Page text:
The Attribution of Administrative Functions in the German Structure

The Länder as the Main Administrators

The space devoted to the preceding section would not be merited if, in connection with the Bundesrat's position, it were not necessitated by a distinctive feature of the German system: the multi-faceted network of intergovernmental relations between the Federation and the Länder reflects the fact that the Länder have always been the main administrators not just of their own laws, but also of most federal and directly applicable European legislation.

This is all the more important since the bulk of legislation is nowadays enacted at the federal and the European level. The administrative role of the Länder is defined in Art. 83 of the Basic Law, which confers upon them both the right and the duty to ‘execute federal statutes as matters of their own concern in so far as this Basic Law does not otherwise provide or permit’. Arts. 84 and 85 of the Basic Law differentiate in this field between administrative functions to be performed by the Länder ‘as matters of their own concern’ (under general administrative rules requiring the Bundesrat's consent and subject to federal supervision relating to legal standards only), and other matters in which ‘the Länder execute federal statutes as agents of the Federation’ (subjecting them ‘to the instructions of the appropriate highest federal authorities’ and to federal supervision dealing also with the ‘appropriateness of execution’). Nonetheless, in the entire field of administrative functions, the Länder are clearly the predominant bodies, while federal administrative powers, defined in Arts. 87-90 of the Basic Law, are classed as exceptions to that rule. They only cover areas such as the foreign service, defence, the federal waterways and others which are conducted ‘as matters of direct federal administration with their own administrative substructures’. All of this explains the otherwise rather obscure provision in Art. 50 of the Basic Law that ‘the Länder ... participate through the Bundesrat in the ... administration of the Federation’.

The Significance of the Bundesrat's Position

While the attribution of administrative functions may sound to be a more or less technical matter, its significance within the German system derives from the implications which flow from it for the position of the Bundesrat in the passing of federal legislation: All federal statutes providing in the area of their own execution ‘for the establishment of the requisite authorities and the regulation of administrative procedures’ require the Bundesrat's consent, even if such provision is only contained in one single paragraph or section of the respective Federal Act. Mainly for this reason, approximately 55% of all federal legislation nowadays needs the consent of the Bundesrat. The same applies to delegated legislation of the Federal Government (ordinances) pursuant to such statutes and generally to all matters ‘that are executed by the Länder as agents of the Federation or as matters of their own concern’ (Art. 80 of the Basic Law). It also applies to federal legislation with administrative relevance based on European Directives (framework rules to be filled in by laws of the Member States of the European Union). With European competence constantly expanding into fields of federal relevance in Germany, the European dimension has naturally had an increasing impact not only on the field of administration, but also on that of legislative powers (as discussed below). The important observation at this stage is that alongside its core function of representing regional interests in federal legislation, the most outstanding function of the Bundesrat is to apply the administrative experience of the Länder to the shaping of federal law.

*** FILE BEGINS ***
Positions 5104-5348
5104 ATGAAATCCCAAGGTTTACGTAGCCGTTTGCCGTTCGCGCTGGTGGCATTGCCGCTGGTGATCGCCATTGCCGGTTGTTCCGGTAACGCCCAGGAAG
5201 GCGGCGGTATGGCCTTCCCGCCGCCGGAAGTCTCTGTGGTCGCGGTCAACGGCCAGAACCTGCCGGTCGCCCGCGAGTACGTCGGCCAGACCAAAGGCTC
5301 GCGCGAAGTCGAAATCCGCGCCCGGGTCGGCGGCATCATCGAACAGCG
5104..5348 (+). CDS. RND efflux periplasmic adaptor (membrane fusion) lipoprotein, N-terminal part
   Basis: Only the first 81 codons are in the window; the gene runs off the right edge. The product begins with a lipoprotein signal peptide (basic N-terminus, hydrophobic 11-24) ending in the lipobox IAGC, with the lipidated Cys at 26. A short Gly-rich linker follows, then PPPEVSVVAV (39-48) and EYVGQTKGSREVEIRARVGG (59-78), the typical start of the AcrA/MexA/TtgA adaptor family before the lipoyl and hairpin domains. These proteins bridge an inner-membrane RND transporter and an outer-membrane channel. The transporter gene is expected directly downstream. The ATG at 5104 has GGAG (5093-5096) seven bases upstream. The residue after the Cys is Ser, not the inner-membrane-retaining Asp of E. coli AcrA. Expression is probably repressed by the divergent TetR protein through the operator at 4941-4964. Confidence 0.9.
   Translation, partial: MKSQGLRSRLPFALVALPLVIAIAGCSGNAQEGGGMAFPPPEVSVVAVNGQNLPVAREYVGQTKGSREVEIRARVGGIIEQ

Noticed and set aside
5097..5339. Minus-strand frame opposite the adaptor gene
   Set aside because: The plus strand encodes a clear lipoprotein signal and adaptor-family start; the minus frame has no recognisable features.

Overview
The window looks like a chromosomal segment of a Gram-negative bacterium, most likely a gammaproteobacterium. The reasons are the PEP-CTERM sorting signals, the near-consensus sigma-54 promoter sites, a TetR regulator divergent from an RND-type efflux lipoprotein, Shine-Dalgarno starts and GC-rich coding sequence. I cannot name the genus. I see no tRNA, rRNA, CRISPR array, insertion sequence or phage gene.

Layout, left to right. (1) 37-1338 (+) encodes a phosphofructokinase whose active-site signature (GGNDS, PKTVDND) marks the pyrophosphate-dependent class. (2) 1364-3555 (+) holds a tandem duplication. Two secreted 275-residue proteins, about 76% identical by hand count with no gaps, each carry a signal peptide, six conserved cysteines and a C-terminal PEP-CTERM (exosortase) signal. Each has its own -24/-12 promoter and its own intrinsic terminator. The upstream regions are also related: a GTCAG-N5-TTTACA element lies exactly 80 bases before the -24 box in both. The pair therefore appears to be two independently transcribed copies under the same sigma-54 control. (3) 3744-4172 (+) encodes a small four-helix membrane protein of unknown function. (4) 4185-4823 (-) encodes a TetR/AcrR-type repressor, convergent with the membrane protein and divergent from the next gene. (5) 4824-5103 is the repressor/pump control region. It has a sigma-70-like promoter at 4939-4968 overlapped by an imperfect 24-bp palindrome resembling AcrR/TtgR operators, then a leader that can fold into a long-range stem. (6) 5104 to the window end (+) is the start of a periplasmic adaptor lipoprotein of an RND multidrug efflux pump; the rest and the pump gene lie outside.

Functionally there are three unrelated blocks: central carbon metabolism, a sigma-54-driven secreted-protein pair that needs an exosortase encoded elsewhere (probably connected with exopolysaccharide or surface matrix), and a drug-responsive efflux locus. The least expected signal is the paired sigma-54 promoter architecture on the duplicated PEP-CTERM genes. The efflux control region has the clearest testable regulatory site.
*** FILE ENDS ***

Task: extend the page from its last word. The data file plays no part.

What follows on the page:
Local Government Autonomy

While considering the field of administration reference needs to be made to the role of local government autonomy in the German constitutional system. Since the beginning of the 19th century that autonomy - on both the town and county levels - has always been of considerable importance for German structures of government as a whole. Its status can even be compared with that of the federal principle due to the fact the Basic Law accords an institutional guarantee to that autonomy in Art. 28 of the Basic Law (despite the fact that the organisation and supervision of local government clearly and indisputably belongs to the legislative and organisational sphere of the Länder). Local government bodies, which carry out large parts of the administrative functions attributed to the Länder by federal legislation, thus enjoy the constitutionally protected status of an autonomous tier of government (which even entitles them to raise matters concerning that status before the Federal Constitutional Court). The functional area linking the Länder and local government most closely together is that of regional and town and country planning, where they possess substantial autonomy vis-à-vis the federal tier, thus balancing much of the legislative losses which the Länder (and with them local government) have suffered.

© Friedrich Ebert Stiftung | technical support | net edition fes-library | Juli 1999

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